November 9, 2015

Paying D&O Insurance Claims is Not Morally Wrong

Judicial Fabrication of Public Policy Exclusions is Not Permitted

The Judicial Fabrication of “Public Policy” Exclusions Should Not Be Permitted

Insurance carriers have seldom been considered protectors of public morality.  When insurers make the argument that they are denying claims for the benefit of the public, more often than not, judges and juries see through the nonsense and hit them with bad faith and punitive damages awards for putting their financial interests above the interests of the policyholder they agreed to protect.  Nonetheless, insurers keep trying.  Their newest twist is arguing that it is immoral for them to pay certain kinds of Directors & Officers (“D&O”) insurance securities claims.  Their argument is that covering breach of contract claims arising out of the sale and purchase of securities creates a “moral hazard.”  If they pay these claims, the insurers’ reason, corporations will be incentivized to breach securities-related contracts because insurance would protect them on the back-end of a deal gone bad.  Although this argument has no support in policy language, insurers continue to raise the argument, and this will likely do so until courts see the argument for what it is, a bad faith attempt to avoid paying legitimate D&O securities claims.

Typical Stock Purchase Agreement Scenario

A public company in its early stages of development, secures additional funding from an investment firm, but the company gets sued by that outside investor claiming that the company failed to honor an agreement giving the outside investor the right to purchase securities, in exchange for that investor’s promise to provide the company with much needed funding.  At the time of the alleged breach, the investor had not paid any money for company shares, which at the time were trading at $2.50 a share. Ten months later, it is trading at $14.75 a share, and magically the investor contends that it was ready, willing and able to purchase those lower price shares ten months earlier, and has since lost out on the share price increase.   The good news is that the company’s D&O insurance policy covers claims alleging wrongful acts or omissions in the sale or purchase of company securities, and, as with many D&O insurance policies, the company’s policy does not contain an exclusion for breach of contract claims.

The Insurers’ Response

The company in the above scenario rightly expects its insurer to accept coverage and pay for, at a minimum, its attorneys’ fees incurred in defending the action. After all, the investor’s lawsuit is a classic securities claim.  Unfortunately, that is not how insurers are handling these types of claims.  Rather than honoring the express terms of their policies, D&O insurers have cloaked themselves in the veil of morality by arguing that their policies do not, should not, and cannot cover such claims because of an inherent “moral hazard.”  To the dismay of policyholder corporations, insurers are actually arguing that it is against public policy to cover breach of contract claims involving the sale or purchase of company securities because somehow, if such claims were paid, that would have the perverse effect of encouraging their insureds to intentionally breach contracts with business partners.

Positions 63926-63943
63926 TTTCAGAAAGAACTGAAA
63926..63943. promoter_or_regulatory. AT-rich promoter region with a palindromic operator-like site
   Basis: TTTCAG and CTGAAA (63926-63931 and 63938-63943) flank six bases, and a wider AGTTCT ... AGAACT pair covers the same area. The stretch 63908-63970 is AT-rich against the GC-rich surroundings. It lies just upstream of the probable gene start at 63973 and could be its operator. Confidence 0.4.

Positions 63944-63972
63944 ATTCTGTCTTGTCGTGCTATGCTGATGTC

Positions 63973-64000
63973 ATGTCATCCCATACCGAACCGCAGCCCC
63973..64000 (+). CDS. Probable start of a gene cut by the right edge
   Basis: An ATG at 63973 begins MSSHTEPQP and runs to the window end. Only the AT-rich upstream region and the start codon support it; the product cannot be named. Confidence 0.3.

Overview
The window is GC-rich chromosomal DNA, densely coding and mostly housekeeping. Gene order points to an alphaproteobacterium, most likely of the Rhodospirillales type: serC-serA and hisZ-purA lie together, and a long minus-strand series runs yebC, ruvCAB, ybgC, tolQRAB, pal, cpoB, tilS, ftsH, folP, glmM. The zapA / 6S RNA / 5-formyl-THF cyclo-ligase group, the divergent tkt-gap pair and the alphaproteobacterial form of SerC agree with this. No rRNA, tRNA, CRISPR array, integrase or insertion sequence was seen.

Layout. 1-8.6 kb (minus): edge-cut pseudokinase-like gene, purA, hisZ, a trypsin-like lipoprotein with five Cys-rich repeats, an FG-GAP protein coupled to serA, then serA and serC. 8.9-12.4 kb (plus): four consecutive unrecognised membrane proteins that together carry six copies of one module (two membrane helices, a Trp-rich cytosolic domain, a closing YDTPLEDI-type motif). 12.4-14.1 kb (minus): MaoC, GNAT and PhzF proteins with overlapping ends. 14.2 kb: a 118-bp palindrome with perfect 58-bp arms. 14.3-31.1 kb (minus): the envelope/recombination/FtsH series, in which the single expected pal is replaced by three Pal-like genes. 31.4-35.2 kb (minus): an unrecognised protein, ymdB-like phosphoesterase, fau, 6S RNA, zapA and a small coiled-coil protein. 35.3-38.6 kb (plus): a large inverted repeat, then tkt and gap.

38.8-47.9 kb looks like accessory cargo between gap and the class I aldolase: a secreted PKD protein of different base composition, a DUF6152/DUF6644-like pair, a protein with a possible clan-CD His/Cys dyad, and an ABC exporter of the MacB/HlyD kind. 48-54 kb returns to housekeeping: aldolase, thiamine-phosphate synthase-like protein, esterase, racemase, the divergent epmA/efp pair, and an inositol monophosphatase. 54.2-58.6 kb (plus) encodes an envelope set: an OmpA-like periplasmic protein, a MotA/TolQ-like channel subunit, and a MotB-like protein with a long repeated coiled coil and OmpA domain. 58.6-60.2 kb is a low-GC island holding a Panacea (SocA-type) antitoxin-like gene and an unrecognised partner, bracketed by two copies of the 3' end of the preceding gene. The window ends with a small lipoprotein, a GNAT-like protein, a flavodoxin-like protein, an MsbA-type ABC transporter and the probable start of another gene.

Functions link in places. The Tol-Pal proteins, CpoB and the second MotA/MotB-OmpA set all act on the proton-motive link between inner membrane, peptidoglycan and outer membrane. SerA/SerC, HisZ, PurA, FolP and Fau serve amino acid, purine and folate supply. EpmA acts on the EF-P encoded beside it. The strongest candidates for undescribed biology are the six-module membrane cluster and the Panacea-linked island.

Outlier Case Law Distractions

Insurers point to a handful of cases around the country which they contend support this moral hazard theory, including the decision by a federal appellate court in The May Department Stores Company v. Federal Insurance Company, 305 F.3d 597 (7th Cir. 2002).  In May, a number of class actions were filed against the policyholder by benefit plan participants alleging breach of contract claims for the insured company’s failure to properly fund and pay certain benefits.   Ultimately, the insured company settled with the plan participants by paying a substantial amount of money to reimburse the plan participants for the alleged underpayments within the plan.  The insured’s fiduciary insurer denied coverage for these class actions.  The court agreed with the insurer, stating that:

[I]t would be passing strange for an insurance company to insure a pension plan (and its sponsor) against an underpayment of benefits, not only because of the enormous and unpredictable liability to which a claim for benefits . . . could give rise, but also because of the acute moral hazard problem that such coverage would create. . . . Such insurance would give the plan and its sponsor an incentive to adopt aggressive (just short of willful) interpretations of ERISA designed to minimize the benefits due, safe in the belief that if, as would be likely, the interpretation were rejected by the courts, the insurance company would pick up the tab.

Id. at 601.